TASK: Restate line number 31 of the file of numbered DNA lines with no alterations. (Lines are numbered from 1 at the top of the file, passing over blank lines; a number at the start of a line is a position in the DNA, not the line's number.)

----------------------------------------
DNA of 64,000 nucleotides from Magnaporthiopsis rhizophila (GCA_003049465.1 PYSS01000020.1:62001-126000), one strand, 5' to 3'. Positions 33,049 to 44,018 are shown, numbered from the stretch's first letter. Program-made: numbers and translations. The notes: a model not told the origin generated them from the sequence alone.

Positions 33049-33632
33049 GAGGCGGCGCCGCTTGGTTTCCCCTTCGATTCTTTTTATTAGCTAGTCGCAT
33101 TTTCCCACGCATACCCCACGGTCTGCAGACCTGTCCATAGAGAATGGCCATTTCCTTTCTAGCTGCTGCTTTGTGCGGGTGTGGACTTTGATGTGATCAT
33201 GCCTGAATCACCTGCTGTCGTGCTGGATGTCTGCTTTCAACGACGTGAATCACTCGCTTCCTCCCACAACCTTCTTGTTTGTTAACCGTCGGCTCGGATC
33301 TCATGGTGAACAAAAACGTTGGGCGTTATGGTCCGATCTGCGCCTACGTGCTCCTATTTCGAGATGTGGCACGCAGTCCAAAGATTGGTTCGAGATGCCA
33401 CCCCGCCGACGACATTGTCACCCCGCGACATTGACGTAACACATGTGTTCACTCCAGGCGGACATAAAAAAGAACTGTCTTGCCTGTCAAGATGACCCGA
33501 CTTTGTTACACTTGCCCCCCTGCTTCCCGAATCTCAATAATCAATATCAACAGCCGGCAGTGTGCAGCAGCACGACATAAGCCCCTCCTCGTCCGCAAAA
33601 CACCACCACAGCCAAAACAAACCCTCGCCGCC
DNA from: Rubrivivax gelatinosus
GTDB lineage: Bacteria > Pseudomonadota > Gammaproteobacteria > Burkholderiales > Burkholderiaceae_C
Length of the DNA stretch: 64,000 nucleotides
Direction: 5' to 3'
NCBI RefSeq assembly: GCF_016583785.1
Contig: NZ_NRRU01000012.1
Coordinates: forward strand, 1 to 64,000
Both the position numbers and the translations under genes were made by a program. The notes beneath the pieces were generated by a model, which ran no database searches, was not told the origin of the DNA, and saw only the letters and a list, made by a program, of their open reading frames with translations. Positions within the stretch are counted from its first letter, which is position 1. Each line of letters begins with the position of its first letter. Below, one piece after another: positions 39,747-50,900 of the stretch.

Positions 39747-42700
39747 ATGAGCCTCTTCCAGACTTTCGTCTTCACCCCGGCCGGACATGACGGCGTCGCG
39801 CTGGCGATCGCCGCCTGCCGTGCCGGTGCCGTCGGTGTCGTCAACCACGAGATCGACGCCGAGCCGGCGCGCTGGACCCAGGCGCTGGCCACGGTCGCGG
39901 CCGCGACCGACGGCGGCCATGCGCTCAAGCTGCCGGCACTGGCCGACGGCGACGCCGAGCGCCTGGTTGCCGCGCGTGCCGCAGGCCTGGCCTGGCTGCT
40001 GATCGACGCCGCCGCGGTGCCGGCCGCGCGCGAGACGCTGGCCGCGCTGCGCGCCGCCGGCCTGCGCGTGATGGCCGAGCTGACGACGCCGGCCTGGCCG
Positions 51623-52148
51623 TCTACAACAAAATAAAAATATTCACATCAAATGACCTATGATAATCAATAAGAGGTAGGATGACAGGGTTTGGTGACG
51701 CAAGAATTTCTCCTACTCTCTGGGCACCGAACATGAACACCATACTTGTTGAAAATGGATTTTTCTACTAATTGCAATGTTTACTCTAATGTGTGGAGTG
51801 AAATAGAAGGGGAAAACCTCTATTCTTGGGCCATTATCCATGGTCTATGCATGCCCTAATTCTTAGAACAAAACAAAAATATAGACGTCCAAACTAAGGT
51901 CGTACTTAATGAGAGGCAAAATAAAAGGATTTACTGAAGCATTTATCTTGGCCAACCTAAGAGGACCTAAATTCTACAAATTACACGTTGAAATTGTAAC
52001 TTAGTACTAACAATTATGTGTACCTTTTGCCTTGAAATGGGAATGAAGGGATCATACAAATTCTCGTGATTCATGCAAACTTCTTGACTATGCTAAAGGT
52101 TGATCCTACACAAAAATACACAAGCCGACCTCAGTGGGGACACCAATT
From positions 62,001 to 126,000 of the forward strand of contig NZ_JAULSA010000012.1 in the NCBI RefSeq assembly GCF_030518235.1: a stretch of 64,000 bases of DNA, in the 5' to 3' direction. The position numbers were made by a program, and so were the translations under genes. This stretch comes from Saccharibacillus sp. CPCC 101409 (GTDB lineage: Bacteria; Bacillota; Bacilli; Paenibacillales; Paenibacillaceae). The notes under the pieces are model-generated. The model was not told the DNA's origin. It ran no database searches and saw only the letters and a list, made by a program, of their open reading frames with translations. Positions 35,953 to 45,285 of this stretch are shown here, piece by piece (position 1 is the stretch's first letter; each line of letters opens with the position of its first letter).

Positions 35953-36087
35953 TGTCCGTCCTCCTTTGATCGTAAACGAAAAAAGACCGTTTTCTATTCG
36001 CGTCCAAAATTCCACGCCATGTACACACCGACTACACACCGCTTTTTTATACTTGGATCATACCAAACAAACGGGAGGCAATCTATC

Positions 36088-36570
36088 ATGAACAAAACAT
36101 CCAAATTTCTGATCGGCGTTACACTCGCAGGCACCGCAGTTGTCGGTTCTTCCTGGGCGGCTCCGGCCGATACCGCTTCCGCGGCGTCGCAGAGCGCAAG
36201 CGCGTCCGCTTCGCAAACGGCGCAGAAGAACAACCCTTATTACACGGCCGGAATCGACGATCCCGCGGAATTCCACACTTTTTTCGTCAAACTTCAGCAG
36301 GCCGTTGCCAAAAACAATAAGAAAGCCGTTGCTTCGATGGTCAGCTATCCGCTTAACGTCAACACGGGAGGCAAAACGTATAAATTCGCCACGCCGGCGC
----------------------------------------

Positions 35953-36087